A budget full of implications for the voluntary sector

Today’s Budget will have far reaching implications for charities and their beneficiaries, despite few new measures directed specifically at the voluntary sector.

The rate of spending reductions will be the same as in the last parliament (and not steeper, as the chancellor had previously proposed). This is because he explicitly slowed the previously announced speed of cuts, to meet his targets for fiscal surplus a year later in 2019/20, despite increasing the savings he would have to find this Parliament from £30bn to £37bn to fund various giveaways and tax breaks. While the profile of the cuts is expected to be ‘smoother’, this doesn’t mean there aren’t significant implications for charities.

The £12bn answer

As expected, the chancellor announced a slew of welfare changes to reach his £12bn target, many of which had been anticipated or announced in advance. Analysis of their cumulative effect and distribution among different demographic groups will be more important for this Budget than many preceding it, and will take some time to emerge.

The key announcements were:

  • As trailed, the welfare cap will be lowered from £26,000 to £23,000 in London and £20,000 outside. The housing association Moat did some analysis (PDF, 507KB) ahead of the Budget on what this would mean for the affordability of the accommodation they provide for their tenants.
  • The Employment and Support Allowance (ESA) work-related activity group (WRAG) rate will be ‘aligned’ with the Job Seekers Allowance rate. The BBC previously reported this could represent a cut of about £30 a week. The WRAG element is paid to ESA claimants that the DWP considers will be capable of work at some time in the future and who are capable of taking steps towards moving into work.
  • Working-age benefits, including tax credits and Local Housing Allowance, will be frozen for four years from next April (not including maternity or sick pay).
  • Child tax credits will be limited to two children for those born from April 2017.
  • 18-21 year olds on Universal Credit will be required to apply for apprenticeships or work placements after six months and will no longer received housing benefit.
  • Households living in social housing on ‘higher incomes’ of £40,000 in London and £30,000 outside will be required to pay market or near-market rate rents.

For those of you interested in the detail of these proposals, you won’t find much (save details of the welfare cap) in the budget document (PDF, 5.6MB) – instead, many of the welfare changes will be in the new Welfare Bill, published tomorrow.

The National Living Wage

The rabbit pulled out the hat on this occasion was the chancellor’s announcement of a mandatory ‘national living wage’, starting from next April at £7.20, rising to £9 by 2020. This is lower than where the living wage is currently set (£7.85) and no mention was made of a different rate for London as the existing living wage uses.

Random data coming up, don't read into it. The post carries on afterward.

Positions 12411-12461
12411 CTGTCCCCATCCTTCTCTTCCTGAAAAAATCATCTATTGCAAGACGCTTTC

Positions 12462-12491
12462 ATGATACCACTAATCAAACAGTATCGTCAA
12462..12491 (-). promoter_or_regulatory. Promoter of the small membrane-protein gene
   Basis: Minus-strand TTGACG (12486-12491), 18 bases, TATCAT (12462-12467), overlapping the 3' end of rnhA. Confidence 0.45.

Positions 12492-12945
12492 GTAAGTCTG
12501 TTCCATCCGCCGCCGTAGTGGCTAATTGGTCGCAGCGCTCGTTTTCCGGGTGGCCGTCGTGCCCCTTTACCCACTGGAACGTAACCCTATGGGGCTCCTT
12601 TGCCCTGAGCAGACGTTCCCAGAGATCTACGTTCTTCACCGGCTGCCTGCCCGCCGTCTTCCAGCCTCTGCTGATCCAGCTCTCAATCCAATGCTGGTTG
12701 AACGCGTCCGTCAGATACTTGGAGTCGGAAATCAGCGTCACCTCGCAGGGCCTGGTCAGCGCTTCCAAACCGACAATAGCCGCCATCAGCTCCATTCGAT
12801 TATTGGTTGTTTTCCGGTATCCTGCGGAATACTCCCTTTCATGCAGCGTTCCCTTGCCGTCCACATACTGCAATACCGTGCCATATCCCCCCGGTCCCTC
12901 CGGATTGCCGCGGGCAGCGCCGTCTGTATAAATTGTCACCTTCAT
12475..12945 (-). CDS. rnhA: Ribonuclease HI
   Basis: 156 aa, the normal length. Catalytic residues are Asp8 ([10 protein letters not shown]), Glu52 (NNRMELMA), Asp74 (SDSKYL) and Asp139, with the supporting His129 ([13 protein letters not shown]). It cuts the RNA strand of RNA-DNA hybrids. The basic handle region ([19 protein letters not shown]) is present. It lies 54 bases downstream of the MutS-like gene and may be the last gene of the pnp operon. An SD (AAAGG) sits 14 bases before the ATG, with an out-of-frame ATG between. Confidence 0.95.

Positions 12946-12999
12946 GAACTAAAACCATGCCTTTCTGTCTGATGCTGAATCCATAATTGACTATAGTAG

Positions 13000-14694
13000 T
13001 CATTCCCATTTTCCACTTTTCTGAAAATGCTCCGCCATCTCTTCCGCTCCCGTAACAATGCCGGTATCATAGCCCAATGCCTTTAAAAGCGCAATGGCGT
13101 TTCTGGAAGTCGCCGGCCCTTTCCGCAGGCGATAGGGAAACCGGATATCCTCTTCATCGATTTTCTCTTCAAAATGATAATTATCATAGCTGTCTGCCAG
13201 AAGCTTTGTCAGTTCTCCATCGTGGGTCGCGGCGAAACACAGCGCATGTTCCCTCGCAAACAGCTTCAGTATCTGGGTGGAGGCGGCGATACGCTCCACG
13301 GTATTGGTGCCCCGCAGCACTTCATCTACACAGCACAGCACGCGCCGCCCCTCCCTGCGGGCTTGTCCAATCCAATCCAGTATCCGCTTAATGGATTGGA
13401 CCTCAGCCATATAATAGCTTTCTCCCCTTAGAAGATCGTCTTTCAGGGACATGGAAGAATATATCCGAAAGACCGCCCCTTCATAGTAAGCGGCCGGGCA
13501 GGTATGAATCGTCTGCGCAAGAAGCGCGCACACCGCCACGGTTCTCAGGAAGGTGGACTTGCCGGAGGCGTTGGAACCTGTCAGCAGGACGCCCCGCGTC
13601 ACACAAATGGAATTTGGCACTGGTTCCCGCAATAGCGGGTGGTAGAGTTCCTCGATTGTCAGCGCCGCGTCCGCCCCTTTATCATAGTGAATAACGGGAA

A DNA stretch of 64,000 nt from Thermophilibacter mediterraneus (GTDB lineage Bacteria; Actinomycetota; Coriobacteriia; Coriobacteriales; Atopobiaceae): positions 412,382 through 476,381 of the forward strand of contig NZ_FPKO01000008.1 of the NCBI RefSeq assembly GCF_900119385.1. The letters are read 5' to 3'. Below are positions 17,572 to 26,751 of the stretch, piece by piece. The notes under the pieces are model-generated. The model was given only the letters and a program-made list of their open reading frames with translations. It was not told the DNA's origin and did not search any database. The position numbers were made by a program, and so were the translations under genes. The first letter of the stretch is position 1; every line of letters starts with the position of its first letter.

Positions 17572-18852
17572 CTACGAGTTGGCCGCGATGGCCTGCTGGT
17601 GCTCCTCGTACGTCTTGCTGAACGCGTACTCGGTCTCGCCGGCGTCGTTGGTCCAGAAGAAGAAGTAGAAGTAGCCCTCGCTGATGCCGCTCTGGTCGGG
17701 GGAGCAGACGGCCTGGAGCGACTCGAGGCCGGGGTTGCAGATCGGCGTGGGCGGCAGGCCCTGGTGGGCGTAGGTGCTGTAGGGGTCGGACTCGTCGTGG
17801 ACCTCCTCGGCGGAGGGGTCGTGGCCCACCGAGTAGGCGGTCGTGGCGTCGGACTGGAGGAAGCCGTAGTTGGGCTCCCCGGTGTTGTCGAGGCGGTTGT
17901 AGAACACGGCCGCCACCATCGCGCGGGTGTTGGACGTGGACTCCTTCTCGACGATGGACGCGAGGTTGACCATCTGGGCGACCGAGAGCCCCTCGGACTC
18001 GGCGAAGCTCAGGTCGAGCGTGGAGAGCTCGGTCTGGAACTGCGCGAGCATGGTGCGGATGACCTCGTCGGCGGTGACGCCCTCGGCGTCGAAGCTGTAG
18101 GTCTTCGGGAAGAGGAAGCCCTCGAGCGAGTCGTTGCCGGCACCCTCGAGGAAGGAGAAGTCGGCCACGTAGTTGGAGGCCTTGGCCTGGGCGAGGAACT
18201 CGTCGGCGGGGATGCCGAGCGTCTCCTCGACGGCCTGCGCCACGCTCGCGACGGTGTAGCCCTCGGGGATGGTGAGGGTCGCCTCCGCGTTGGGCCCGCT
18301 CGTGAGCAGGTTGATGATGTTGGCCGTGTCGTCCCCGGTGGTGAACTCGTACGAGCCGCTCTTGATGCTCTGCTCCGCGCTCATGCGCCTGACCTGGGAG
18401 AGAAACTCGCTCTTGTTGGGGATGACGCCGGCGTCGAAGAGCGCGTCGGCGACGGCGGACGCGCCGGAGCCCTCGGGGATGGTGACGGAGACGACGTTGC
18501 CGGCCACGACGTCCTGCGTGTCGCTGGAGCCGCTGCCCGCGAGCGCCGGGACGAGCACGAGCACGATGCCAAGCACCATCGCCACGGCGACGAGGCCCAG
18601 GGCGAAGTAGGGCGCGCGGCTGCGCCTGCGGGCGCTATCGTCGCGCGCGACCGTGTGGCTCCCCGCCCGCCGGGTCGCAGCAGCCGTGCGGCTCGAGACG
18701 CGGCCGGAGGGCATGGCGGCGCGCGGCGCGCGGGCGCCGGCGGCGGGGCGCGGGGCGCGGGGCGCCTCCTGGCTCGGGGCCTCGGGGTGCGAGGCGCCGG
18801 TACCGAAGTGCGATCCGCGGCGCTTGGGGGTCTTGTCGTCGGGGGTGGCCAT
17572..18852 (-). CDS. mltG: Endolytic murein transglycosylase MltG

This will have a particular impact on lower-wage industries, including social care, which will face higher wage costs as a result. We’ve previously expressed our support for the introduction of the living wage and will be looking at the impact carefully. Office of Budget Responsibility analysis (PDF, 2.6MB) published alongside the Budget suggests that the higher wage costs will lead to a loss of profits by businesses, which they may seek to offset by reducing staffing levels, composition, or working hours.

The chancellor is seeking to soften the blow of higher wage costs by increasing Employment Allowance from £2,000 to £3,000, which will mean smaller businesses, including charities, will face a lower national insurance contributions bill.

Alongside these changes, the personal tax allowance will increase to £11,000 by 2017-18, with similar rises in the higher rate tax threshold. This will result in 29m people paying less tax – charities should be conscious that this may mean fewer people will be earning enough tax to make eligible Gift Aid claims. They will also want to be aware that the announced rise in the inheritance tax threshold to £1m could have implications for the number of people leaving legacies to charities.

What next

All in all, this is a complex package of reforms and it will take time for the sector to understand the cumulative effect of welfare spending reductions, higher tax thresholds and the introduction of the living wage on their beneficiaries, and as employers.

It’s worth remembering that the chancellor only announced half of the savings he needs to make today; we’re likely to see the next £18bn of spending reductions – primarily departmental cuts – announced alongside his autumn statement.

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Michael was our senior policy officer until January 2019, covering issues around charity tax and finance (including social investment) and the impact of the economy on the sector.